Cooling Towers

What is a Cooling Tower?

Cooling Towers are heat rejection devices used for cooling water - or other working medium - to near the ambient wet-bulb air temperature. Cooling towers use evaporation of water to reject heat from processes such as cooling the circulating water used in oil refineries, chemical plants, power plants, steel mills and food processing plants.

An industrial water cooling tower extracts waste heat to the atmosphere though the cooling of a water stream to a lower temperature. Towers that use this process are called evaporative cooling towers.

The process is termed "evaporative” in that it allows a small portion of the water being cooled to evaporate into a moving air stream to provide significant cooling to the rest of that water stream. The heat from the water stream transferred to the air stream raises the air's temperature and its relative humidity to 100%, and this air is discharged to the atmosphere.

Evaporative heat rejection devices such as industrial cooling systems are commonly used to provide significantly lower water temperatures than achievable with "air-cooled" or "dry" heat rejection devices, like the radiator in a car, thereby achieving more cost-effective and energy efficient operation of systems in need of cooling.

Think of the times you've seen something hot be rapidly cooled by putting water on it, which evaporates, cooling rapidly, such as an overheated car radiator. The cooling potential of a wet surface is much better than a dry one.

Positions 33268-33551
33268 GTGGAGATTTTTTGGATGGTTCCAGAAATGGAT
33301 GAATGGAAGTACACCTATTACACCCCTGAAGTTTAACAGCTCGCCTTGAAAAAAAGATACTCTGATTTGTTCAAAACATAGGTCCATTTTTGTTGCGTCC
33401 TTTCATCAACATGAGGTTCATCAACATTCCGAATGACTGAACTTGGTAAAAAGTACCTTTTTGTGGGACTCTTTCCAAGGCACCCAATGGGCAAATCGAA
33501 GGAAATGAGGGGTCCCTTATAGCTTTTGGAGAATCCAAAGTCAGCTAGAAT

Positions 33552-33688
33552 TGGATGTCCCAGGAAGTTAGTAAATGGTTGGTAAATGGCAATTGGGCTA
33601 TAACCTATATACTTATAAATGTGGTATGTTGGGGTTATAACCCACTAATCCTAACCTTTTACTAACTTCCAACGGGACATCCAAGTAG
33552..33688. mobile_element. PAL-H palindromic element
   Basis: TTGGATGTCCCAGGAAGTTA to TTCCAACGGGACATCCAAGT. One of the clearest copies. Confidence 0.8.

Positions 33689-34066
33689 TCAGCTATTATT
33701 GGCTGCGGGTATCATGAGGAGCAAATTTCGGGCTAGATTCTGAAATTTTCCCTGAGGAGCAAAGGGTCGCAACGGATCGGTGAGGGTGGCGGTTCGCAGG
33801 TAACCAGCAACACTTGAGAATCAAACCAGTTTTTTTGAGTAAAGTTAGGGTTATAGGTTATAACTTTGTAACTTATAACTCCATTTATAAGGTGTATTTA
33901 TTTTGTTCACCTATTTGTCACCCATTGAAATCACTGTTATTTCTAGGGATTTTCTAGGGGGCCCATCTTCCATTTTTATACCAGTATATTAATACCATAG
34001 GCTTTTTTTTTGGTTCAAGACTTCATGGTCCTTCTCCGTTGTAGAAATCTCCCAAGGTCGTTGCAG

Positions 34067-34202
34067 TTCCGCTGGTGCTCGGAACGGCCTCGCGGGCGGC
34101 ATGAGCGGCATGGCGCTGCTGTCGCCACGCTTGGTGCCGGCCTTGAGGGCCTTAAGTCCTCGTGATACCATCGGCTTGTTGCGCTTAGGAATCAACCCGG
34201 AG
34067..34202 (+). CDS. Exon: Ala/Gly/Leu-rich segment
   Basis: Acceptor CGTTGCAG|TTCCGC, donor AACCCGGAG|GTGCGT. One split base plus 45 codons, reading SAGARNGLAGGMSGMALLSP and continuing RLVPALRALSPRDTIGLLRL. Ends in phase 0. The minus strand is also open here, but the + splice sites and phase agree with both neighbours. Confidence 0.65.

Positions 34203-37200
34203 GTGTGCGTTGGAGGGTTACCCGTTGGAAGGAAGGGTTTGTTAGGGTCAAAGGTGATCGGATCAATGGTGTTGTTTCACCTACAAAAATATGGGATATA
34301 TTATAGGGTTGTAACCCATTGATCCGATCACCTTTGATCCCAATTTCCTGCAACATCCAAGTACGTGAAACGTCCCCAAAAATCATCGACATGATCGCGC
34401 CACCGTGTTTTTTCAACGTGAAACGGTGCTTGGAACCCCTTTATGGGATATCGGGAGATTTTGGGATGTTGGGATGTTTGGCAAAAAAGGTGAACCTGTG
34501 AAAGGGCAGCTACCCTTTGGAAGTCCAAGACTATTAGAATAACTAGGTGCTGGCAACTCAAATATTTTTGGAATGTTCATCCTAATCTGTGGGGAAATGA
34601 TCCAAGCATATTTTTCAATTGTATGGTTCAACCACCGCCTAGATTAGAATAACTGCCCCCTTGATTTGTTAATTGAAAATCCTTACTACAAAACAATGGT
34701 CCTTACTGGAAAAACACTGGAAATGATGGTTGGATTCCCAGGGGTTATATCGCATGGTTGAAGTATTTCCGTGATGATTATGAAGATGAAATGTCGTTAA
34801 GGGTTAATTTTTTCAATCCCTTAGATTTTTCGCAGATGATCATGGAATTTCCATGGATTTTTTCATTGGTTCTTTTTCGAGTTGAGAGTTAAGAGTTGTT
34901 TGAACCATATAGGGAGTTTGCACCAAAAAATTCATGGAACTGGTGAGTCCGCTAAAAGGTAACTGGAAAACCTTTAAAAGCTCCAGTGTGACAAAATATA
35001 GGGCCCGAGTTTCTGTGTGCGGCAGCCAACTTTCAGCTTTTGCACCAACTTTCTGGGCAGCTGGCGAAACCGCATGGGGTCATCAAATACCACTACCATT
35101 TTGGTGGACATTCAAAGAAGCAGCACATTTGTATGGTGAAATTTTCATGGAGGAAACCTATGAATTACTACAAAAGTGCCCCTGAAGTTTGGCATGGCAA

The industrial water cooling towers vary in size from small roof-top units to very large hyperboloid (hyperbolic) structures that can be up to 200 metres tall and 100 metres in diameter, or rectangular structures that can be over 15 meters tall and 40 meters long. Smaller towers (package or modular) are normally factory-built, while larger ones are typically constructed on site in various materials.

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Types of Cooling Towers

Natural draft, utilizes buoyancy via a tall chimney. Warm, moist air naturally rises due to the density differential to the dry, cooler outside air. This moist air buoyancy produces a current of air through the tower.

Hyperboloid (aka hyperbolic) cooling towers have become the design standard for all natural draft cooling towers because of their structural strength and minimum usage of material. The hyperbolic form is popularly associated with nuclear power plants, however, this association is misleading, as hyperbolic natural draft cooling towers are often used at large coal-fired power plants as well.

Mechanical draft, which uses power driven fan motors to force or draw air through the tower.

Induced draft Cooling Tower Design: A mechanical draft cooling tower with a fan at the discharge which pulls air through tower. The fan induces hot moist air out the discharge. This produces low entering and high exiting air velocities, reducing the possibility of recirculation in which discharged air flows back into the air intake.

Forced draft Cooling Tower: A mechanical draft cooling tower with a blower type fan at the intake. The fan forces air into the tower, creating high entering and low exiting air velocities. The low exiting velocity is much more susceptible to recirculation. With the fan on the air intake, the fan is more susceptible to complications due to freezing conditions. Another disadvantage is that a forced draft design typically requires more motor power than the equivalent induced draft design. The forced draft benefit is its ability to work with high static pressure.

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